Condition number
The condition number of a nonsingular matrix A is defined as . In case of a symmetric matrix it is the absolute value of the quotient of the largest and smallest eigenvalue. Matrices with large condition numbers can cause numerically unstable results: small perturbation can result in large errors. Hilbert matrices are the most famous ill-conditioned matrices. For example, the fourth-order Hilbert matrix has a condition of 15514, while for order 8 it is 2.7 × 108.

A matrix A has rank r if it has r columns that are linearly independent while the remaining columns are linearly dependent on these. Equivalently, r is the dimension of the range of A. Furthermore it is the number of nonzero singular values.
In case of a symmetric matrix r is the number of nonzero eigenvalues. Unfortunately because of rounding errors numerical approximations of zero eigenvalues may not be zero (it may also happen that a numerical approximation is zero while the true value is not). Thus one can only calculate the numerical rank by making a decision which of the eigenvalues are close enough to zero.

The pseudo inverse of a matrix A is the unique matrix for which AX and XA are symmetric and for which AXA = A, XAX = X holds. If A is nonsingular, then '.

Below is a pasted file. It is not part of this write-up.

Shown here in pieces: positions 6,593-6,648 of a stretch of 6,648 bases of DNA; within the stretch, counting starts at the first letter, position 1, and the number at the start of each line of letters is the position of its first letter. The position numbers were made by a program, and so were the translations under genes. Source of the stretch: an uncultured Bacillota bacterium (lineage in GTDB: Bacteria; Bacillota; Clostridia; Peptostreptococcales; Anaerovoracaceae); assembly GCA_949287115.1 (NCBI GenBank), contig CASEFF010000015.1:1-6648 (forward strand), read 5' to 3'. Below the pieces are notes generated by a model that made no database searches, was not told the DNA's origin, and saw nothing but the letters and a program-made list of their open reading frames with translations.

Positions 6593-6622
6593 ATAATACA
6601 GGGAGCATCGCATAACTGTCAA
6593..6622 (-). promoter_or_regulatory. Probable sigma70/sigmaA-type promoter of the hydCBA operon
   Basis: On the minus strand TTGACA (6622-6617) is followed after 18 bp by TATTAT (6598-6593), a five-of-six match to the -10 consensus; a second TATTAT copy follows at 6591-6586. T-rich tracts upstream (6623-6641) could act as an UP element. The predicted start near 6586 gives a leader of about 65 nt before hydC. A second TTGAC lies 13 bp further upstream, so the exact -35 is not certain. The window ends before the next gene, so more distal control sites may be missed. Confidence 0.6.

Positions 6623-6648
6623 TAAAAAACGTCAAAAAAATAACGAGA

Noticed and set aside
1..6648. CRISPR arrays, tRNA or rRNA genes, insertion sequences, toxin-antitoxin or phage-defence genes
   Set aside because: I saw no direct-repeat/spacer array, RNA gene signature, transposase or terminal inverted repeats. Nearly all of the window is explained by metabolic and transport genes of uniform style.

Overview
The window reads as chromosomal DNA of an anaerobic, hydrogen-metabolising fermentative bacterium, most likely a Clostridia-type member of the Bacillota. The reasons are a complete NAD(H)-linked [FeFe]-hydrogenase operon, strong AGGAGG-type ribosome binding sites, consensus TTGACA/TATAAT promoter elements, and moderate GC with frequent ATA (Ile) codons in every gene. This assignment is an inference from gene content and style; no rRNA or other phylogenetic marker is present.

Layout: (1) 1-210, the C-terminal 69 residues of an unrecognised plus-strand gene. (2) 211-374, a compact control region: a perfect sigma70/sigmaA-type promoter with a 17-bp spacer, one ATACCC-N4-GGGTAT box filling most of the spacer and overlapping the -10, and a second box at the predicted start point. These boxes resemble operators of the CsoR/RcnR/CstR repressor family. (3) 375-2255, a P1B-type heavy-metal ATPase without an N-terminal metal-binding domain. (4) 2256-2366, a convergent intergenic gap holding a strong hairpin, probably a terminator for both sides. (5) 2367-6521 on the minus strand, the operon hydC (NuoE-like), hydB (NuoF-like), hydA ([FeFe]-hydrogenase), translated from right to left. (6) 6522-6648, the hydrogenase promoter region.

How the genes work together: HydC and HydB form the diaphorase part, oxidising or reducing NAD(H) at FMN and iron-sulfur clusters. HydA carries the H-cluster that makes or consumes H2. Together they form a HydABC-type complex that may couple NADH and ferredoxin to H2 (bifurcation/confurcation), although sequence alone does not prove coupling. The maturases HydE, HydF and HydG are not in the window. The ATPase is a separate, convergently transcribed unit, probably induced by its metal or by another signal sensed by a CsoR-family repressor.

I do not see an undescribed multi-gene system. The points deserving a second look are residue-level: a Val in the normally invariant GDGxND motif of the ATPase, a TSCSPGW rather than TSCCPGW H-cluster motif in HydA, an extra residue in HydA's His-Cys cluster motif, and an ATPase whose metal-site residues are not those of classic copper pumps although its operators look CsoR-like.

When procedure jacobi (S, e, E) is called, then the relation holds where Diag(e) denotes the diagonal matrix with vector e on the diagonal. Let denote the vector where is replaced by if and by 0 if is (numerically close to) zero. Since matrix E is orthogonal, it follows that the pseudo-inverse of S is given by .

Least squares solution
If matrix A does not have full rank, there may not be a solution of the linear system Ax = b. However one can look for a vector x for which is minimal. The solution is . In case of a symmetric matrix S as before, one has .

Matrix exponential
From one finds where exp e is the vector where is replaced by . In the same way, f(S) can be calculated in an obvious way for any (analytic) function f.